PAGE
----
Krupska originally trained for the ballet and began her professional career in the 1930s in such companies as the Philadelphia Ballet. She made her Broadway debut in the original cast of Agnes de Mille's Oklahoma! (1943), later taking over the role of Dream Laurey (which she also performed on tour). She quickly became one of de Mille's regular assistant choreographers, working on Allegro (1947), Gentlemen Prefer Blondes (1949), Out of This World (1950), and The Girl in Pink Tights (1954). Krupska also assisted de Mille on the ballet Fall River Legend (1948); de Mille's insistence that Krupska be allowed to dance one performance as Lizzie Borden led to an explosive quarrel with Alicia Alonso, unbeknownst to Krupska herself. Before switching to choreography full-time, Krupska also appeared on Broadway in The King and I and the original Can-Can (1953).
Krupska's best-known work as a choreographer is The Most Happy Fella (1956), for which she received her first Tony nomination. (She also staged the 1959 revival.) None of her other Broadway shows were hits, although she earned another Tony nomination for The Happiest Girl in the World (1961). Krupska also choreographed Shoestring Revue (1955), off-Broadway shows, and the jazz ballet Points on Jazz (staged by American Ballet Theatre in 1961). She also staged the 1962 production of Fiorello!.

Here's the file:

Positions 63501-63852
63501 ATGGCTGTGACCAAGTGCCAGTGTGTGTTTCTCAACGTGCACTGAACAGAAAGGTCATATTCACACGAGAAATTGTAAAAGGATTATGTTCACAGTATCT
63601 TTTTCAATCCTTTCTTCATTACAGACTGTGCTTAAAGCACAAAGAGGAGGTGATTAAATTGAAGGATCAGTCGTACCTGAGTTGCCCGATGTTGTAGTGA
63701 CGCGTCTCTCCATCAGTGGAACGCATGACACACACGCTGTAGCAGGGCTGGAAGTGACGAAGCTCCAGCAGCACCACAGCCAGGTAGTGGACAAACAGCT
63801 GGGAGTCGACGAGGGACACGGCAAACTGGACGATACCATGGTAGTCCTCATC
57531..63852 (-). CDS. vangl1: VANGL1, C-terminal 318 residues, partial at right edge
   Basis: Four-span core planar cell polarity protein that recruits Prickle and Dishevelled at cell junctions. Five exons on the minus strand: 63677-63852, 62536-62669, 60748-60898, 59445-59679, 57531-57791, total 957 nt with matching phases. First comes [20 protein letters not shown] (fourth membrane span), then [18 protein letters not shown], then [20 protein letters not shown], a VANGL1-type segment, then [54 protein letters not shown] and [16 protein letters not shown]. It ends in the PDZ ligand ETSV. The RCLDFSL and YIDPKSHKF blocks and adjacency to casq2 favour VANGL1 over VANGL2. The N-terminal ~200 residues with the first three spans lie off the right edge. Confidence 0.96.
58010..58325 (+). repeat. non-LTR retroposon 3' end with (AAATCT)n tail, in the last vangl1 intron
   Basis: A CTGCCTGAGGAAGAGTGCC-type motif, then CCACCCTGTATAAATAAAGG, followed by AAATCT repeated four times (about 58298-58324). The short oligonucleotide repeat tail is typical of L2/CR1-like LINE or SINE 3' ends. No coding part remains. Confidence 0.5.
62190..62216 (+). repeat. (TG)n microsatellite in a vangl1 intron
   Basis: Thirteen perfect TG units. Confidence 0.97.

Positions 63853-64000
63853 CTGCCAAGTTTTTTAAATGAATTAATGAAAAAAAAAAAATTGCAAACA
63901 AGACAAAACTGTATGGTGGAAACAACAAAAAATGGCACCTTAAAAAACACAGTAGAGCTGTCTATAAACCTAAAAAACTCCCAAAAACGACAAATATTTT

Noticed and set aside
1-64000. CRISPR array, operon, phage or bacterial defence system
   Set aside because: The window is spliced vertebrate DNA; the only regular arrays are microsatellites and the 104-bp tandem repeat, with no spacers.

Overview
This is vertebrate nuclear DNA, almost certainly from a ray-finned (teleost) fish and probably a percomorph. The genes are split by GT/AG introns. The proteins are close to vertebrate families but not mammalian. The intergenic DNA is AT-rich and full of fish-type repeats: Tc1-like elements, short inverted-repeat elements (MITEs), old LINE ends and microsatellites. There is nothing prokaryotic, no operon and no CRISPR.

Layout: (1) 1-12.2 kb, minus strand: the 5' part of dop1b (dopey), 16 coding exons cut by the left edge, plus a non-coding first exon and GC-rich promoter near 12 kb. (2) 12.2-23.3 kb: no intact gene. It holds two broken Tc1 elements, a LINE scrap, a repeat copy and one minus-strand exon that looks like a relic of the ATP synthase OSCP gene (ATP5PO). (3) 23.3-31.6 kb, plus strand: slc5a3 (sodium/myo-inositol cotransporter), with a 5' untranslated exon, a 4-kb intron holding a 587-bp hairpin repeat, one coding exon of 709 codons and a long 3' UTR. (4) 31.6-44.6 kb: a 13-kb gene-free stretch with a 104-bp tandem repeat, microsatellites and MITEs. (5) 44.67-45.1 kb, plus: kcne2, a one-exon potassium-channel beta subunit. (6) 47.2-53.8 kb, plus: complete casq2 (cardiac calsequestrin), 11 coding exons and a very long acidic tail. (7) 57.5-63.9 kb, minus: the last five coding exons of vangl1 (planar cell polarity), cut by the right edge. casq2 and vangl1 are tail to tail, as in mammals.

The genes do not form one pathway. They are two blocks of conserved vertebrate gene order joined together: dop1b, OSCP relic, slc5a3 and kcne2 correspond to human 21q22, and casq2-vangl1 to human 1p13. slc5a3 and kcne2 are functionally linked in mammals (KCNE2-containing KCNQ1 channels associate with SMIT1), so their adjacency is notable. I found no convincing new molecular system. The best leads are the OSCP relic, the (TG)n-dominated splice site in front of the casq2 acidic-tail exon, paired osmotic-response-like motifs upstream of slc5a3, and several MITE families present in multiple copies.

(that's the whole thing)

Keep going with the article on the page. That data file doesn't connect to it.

- Grace Roberts, The Borzoi Book of Ballets (New York: Alfred A. Knopf, 1946), 282.
- Paula Durbin, "Alicia Alonso: Habanera Assoluta," A Woman's Gaze: Essays on Latin American Artists, ed. Marjorie Agosin (Fredonia, NY: White Pine Press, 1998), 251-52.